I find that a great deal of theologians get caught up in the interpretation of claims made in the Bible, and jump to the fallacious conclusion that because they have arrived at the best interpretation of a particular verse, the verse must therefore be “true” or historical.

These are two separate arguments.

Lightsaber cutaway

No matter how detailed a myth might be, or how compelling the interpretation of a particular myth might sound to a large number of people who really like the myth, it does not prove the myth to be true. It’s still a mythical lightsaber (whether it can theoretically operate underwater or not).

Arguing about whether lightsabers will work underwater, no matter how convincing your argument, does not mean that lightsabers are historical or real.

The argument about what a text meant to the author (or what the author meant in writing a particular verse or text) is a quite common legitimate, scholarly enterprise. We call this “exegesis” or simple interpretation. Likewise, how that text was interpreted by subsequent communities is also a legitimate, scholarly enterprise. We call this “reception history”. “What the text means to me”, or alternatively, “What I think the text says”, is far less of an academic pursuit, despite being very popular among many religious individuals.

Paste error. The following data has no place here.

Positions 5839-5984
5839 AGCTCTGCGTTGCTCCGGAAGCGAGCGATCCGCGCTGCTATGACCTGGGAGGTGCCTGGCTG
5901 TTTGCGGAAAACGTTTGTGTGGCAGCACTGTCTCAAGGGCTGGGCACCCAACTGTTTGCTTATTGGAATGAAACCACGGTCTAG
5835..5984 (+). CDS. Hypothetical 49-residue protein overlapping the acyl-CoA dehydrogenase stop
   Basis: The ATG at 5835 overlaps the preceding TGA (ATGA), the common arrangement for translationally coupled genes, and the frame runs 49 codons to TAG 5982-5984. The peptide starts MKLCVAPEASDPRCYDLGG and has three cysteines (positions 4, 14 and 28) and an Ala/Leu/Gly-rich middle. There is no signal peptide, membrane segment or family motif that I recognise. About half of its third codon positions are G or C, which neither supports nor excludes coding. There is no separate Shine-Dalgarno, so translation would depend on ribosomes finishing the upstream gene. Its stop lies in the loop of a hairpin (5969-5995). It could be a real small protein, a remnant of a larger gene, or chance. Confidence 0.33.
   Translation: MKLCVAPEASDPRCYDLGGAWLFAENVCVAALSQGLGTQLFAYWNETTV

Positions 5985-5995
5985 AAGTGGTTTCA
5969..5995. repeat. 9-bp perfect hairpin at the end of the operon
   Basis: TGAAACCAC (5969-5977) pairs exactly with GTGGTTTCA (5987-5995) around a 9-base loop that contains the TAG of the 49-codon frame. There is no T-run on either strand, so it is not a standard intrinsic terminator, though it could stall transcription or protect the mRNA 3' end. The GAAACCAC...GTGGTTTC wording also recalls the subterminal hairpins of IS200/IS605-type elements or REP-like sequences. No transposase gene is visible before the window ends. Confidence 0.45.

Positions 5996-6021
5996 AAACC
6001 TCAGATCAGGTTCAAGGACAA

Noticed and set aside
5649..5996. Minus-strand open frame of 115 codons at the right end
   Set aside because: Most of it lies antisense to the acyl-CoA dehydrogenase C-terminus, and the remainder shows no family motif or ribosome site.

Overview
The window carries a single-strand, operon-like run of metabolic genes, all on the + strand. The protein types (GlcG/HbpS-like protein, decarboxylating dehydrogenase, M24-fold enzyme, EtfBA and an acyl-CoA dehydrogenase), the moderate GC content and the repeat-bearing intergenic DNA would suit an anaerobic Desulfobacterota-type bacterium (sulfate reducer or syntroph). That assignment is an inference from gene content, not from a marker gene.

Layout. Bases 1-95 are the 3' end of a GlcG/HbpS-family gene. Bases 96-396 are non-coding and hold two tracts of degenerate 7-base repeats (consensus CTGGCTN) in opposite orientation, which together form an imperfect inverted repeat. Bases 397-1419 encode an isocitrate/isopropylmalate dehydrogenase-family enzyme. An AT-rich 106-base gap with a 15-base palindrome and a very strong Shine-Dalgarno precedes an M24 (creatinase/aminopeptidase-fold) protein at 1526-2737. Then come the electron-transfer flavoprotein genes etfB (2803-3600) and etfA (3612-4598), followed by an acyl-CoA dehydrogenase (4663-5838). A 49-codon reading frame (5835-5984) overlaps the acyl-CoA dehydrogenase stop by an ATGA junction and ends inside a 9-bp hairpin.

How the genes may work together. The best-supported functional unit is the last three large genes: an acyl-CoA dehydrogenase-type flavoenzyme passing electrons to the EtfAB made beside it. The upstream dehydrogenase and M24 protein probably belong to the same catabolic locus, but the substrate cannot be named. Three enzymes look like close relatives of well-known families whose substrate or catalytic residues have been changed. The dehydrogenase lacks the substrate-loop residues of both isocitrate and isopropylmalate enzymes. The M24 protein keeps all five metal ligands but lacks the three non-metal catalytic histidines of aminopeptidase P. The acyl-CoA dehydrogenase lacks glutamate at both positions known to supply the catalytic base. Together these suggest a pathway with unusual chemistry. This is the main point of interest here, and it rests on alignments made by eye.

But all of the above endeavors – the debates over the interpretation of a text – are completely separate and apart from the examination of the actual historicity of the claim made in the text under discussion. Just because one interpretation of a text wins a consensus and place of preference within a majority of confessional interpreters DOES NOT prove that the story or text being interpreted has any historical or factual merit at all. It simply means that the author believed what he was writing to be true, or that a community believed or accepted what an author had written to be true.

The debate about a text’s interpretation has absolutely no bearing upon whether the claim is, in fact, factual.

The historicity of factual nature of a claim is left to disciplines outside of reception history, namely science (like archaeology) and history. These disciplines examine the claim itself and weigh evidence to determine if the claim is valid. These disciplines could really care less (and should care less) about what people thought about the claim.